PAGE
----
More than half of Russians save on medicines

Rising drug prices do not scare only a third of consumers.
Origin source
Slightly more than a third of Russians (35%) do not pay attention to prices when buying medicines and continue to buy them in previous volumes, a new survey of the holding Romir showed. Two years ago, when a similar survey was conducted, the number of such people was 34%.

According to the Institute of Social Policy of the Higher School of Economics, one of the main factors in the growth of prices for pharmaceutical products in recent years was the devaluation of the ruble, but the maximum growth in prices for medicines was observed in 2015. In 2014, the price increase for medicines was higher than the general consumer price index (113.1% vs. 111.4%), while the inflation of the cost of medical services was lower (109.2%). In 2015, with a general increase in consumer prices by 12.9%, prices for medicines rose by 19.6%, in 2016, drugs rose 4.9%, the study "Consumption of medical services and medicines during the economic crisis."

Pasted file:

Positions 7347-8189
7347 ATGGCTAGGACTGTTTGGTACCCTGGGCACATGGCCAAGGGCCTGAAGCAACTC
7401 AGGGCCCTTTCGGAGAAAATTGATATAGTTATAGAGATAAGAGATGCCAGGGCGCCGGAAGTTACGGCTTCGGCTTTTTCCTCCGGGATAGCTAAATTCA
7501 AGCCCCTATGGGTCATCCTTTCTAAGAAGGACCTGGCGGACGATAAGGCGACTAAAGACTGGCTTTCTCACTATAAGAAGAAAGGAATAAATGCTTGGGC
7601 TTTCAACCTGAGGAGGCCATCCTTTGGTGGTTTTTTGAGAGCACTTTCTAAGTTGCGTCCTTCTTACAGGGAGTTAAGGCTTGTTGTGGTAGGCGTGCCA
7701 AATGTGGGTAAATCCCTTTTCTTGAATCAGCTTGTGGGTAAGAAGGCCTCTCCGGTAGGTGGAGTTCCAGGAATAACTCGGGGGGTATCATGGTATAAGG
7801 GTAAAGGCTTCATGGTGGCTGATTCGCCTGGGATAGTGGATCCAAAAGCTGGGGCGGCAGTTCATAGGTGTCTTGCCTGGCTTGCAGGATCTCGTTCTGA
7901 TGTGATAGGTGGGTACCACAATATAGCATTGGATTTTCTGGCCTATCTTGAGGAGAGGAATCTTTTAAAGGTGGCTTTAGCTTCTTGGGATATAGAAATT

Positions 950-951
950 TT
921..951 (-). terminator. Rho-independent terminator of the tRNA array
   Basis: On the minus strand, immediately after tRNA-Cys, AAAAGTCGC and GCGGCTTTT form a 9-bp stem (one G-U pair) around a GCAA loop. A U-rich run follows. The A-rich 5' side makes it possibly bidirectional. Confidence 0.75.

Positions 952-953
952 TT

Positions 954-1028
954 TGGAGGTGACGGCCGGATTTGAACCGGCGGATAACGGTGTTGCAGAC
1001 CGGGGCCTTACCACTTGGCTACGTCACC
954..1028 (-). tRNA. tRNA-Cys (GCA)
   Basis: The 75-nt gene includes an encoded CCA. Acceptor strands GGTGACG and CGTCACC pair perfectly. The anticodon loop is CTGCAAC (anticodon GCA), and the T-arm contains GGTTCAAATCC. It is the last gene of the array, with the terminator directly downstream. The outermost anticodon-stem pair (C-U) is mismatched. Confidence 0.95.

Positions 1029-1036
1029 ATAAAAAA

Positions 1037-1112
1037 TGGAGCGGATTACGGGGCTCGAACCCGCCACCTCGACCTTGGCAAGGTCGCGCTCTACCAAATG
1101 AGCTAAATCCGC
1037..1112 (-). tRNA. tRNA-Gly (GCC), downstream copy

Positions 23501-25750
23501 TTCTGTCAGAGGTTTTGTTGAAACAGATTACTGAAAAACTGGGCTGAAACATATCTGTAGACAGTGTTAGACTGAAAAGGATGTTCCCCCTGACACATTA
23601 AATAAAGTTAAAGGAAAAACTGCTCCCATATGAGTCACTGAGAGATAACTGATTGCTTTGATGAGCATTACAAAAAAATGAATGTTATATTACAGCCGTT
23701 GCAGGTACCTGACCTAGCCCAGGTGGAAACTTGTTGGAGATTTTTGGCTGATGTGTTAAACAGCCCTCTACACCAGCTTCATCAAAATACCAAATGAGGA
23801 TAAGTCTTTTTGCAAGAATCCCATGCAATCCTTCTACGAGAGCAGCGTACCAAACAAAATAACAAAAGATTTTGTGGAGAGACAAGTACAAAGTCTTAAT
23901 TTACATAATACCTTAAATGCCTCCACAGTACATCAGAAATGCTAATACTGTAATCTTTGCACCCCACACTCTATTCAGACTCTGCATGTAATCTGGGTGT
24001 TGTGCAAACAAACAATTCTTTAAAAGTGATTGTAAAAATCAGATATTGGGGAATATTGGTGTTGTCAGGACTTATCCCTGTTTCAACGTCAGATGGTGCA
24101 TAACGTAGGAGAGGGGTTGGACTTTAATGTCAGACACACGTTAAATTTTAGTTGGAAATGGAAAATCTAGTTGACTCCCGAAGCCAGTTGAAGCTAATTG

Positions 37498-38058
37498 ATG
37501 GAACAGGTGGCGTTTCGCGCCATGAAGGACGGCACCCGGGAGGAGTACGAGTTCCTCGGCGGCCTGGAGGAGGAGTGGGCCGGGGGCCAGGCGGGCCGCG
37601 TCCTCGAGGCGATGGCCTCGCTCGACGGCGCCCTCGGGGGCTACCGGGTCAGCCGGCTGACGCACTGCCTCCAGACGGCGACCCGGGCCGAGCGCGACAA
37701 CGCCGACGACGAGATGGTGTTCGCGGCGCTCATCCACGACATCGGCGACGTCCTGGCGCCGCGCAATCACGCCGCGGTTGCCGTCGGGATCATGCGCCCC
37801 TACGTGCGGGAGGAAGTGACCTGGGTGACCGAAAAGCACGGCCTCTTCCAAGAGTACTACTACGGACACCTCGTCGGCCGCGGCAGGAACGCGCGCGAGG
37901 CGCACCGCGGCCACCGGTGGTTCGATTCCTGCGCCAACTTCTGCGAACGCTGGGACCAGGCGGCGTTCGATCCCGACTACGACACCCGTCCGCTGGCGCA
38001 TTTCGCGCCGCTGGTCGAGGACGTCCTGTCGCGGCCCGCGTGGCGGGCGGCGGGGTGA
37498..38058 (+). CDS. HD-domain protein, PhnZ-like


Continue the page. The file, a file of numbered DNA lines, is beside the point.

According to Romir, more than half of respondents try to save on medicines, buying them only in case of emergency (32%), or choosing cheaper analogues (18%), or using traditional medicine (4%).

The main questions asked during the survey concerned the use of medicines: purchase volumes, producer choice, import substitution.

According to the estimates of DSM Group, in 2013-2016 the import of drugs decreased by 22% in terms of the number of packages and by 40% in dollar terms.

As shown by the poll Romir, there has been no dramatic shift in the consumer sentiment of Russians over the past two years. In the peak of the crisis of 2015, 57% of respondents said about saving on medicines. However, the share of Russians who started buying more medicines increased, as they began to get sick more - from 9 to 11%. But the authors of the study indicate that this growth is insignificant, within the limits of statistical error.

When asked what are the main factors in choosing medicines, 55% of respondents called "prices" versus 63% two years ago. From 42% to 44%, the number of those who called the "doctor's recommendation" an important factor increased. The proportion of those who use the advice of a pharmacist during the purchase has remained unchanged: 18%.

For 33% of drug users, their properties and therapeutic effect are important, for 31% the previous experience of use is basic, for 17% - the recommendation of friends or acquaintances, for 15% - the producing country.

According to the HSE data, the total household expenditure on treatment fell by 8% in 2013-2016, the cost of medical services - by 14%.